Probate can be defined as the court-supervised procedure of validating the will of a person who is no more. The process involves identifying the final assets of the decedent, paying the decedent’s last or outstanding debts, and distributing the deceased’s estate to the right beneficiaries or heirs. Here, it is important to note that probate laws can hugely differ from one state to another. Nevertheless, the procedure remains the same everywhere, with attorneys doing the majority of the heavy lifting.
The probate procedure can completely hold up the process of distributing the estate of the deceased for more than a year. However, with proper estate planning, you can easily help the beneficiaries in avoiding this delay. Financial advisors can be of good help in planning the estate and managing wealth at the same time. Revocable living trusts can also help in securing properties from probate. But these are not the only type of trust available. There are different steps that can ease the probate procedure. But before that, it is important to know when probate is necessary.
When is the Probate Procedure Necessary?
Probate is not always vital for transferring property. In many states, there are laws indicating that properties valued under a specific amount can easily pass on to the heirs without the probate process or through its simplified version. However, if the estate exceeds this specific value, it becomes necessary to initiate probate. If a person expires without leaving behind a will, he or she is considered to be intestate.
Such situations are handled through the use of intestate succession laws in different states. These laws mandate where the inheritances need to go depending on the family relations. For instance, intestate succession generally consists of parents, spouses, siblings, cousins, and grandparents.
Some accounts like IRAs or Individual Retirement Accounts and 401K plans, along with pensions featuring listed heirs, do not require going through the probate procedure. The same applies to insurance plans as well. Such funds get directly transferred to the designated beneficiary after the death of the policy or account holder.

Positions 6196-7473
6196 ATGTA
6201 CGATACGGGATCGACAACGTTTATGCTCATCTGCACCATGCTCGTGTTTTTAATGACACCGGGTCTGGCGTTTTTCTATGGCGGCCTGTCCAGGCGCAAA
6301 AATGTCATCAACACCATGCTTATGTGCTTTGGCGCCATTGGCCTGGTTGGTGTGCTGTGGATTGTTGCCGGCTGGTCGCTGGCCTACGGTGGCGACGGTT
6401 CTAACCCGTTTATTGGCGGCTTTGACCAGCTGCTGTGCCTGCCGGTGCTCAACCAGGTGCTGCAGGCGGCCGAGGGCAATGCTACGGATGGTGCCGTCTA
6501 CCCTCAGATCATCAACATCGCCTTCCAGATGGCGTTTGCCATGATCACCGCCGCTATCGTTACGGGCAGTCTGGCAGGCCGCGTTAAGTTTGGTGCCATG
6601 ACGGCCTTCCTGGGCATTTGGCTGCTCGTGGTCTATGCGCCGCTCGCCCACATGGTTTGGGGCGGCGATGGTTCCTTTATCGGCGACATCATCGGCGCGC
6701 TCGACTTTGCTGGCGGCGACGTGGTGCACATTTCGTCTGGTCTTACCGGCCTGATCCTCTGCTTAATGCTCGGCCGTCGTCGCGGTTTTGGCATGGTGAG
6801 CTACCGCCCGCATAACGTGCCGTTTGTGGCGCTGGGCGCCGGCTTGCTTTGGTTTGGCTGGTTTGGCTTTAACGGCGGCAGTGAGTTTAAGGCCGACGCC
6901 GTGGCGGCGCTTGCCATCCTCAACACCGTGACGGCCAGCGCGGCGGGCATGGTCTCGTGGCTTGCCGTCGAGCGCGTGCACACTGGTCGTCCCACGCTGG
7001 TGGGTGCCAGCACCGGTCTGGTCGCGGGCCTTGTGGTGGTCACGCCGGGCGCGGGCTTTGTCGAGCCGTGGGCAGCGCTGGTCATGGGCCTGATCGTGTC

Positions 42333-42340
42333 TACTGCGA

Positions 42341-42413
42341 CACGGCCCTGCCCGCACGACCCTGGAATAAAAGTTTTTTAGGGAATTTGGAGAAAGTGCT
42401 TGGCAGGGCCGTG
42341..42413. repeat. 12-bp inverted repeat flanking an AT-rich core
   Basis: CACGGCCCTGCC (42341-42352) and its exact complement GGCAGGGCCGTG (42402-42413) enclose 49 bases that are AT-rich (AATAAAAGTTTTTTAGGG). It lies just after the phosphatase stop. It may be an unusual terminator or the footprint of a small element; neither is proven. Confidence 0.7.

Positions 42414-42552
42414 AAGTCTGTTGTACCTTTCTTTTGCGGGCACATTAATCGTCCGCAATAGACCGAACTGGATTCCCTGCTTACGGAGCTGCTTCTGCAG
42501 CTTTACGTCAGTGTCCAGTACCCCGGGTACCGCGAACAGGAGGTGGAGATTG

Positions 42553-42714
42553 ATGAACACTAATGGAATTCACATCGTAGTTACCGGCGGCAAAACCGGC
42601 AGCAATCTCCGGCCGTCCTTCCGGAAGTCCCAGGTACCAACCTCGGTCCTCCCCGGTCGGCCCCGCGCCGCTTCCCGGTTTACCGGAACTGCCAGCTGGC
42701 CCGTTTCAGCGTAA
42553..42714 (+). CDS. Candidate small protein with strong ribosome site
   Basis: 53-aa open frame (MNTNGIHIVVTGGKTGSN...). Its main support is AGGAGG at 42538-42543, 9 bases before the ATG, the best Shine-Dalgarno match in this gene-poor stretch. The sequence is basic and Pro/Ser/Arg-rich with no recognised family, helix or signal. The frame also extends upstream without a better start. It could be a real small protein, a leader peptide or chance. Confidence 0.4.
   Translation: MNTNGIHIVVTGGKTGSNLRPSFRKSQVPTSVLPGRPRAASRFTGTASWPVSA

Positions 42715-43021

Filing and Validating a Will
Laws existing in different states require the executor designated in the deceased’s will to file a will with the probate court just after the death of the testator. It is also the responsibility of the executor to file a petition and death certificate for opening probate at the same time.
The next step is where the judge at the probate court determines if the will is valid legally or not. This generally involves a court hearing where all the beneficiaries or heirs listed in the deceased’s will have the authority to check the document and object or accept their role in the same. It is the court that decides the next step forward in situations when the will of the testator is contested by the beneficiaries.
Validation of the Will by the Court is Very Important
It is the duty of the probate court to figure out whether the will left behind by the deceased is valid or not. In the majority of the cases, there are self-providing affidavits that help in creating and finalizing wills. The grantor of the will, along with the witnesses, signs off on these. These documents generally hold sufficient weight for the court to jumpstart the probate procedure. The moment this happens, the executor of the estate receives and even signs the letters of administration or authority.
The signing of the letters of authority means that the executor is legally agreeing to take up the probate procedure. He or she will take care of the matters involving the deceased’s estate. There are some states where the executors need to post a bond or a certain insurance plan protecting the beneficiaries in times when the executor, either intentionally or unintentionally, makes an expensive mistake during the probate procedure.
Identifying Estate Assets for the Probate Procedure
It is the job of the executor to determine all the assets of the decedent along with their proper value. The executor needs to carry out this job responsibly. They should dive into the investment account statements, banking statements, and the tax documents of the deceased.
In some states, it is necessary for the executor to offer the court a document. It details the assets of the decedent, their value, and the notice on how the value has been calculated.
Following the above steps religiously can make it easy for the executor and the other concerned individuals to carry out the probate procedure without any form of complication.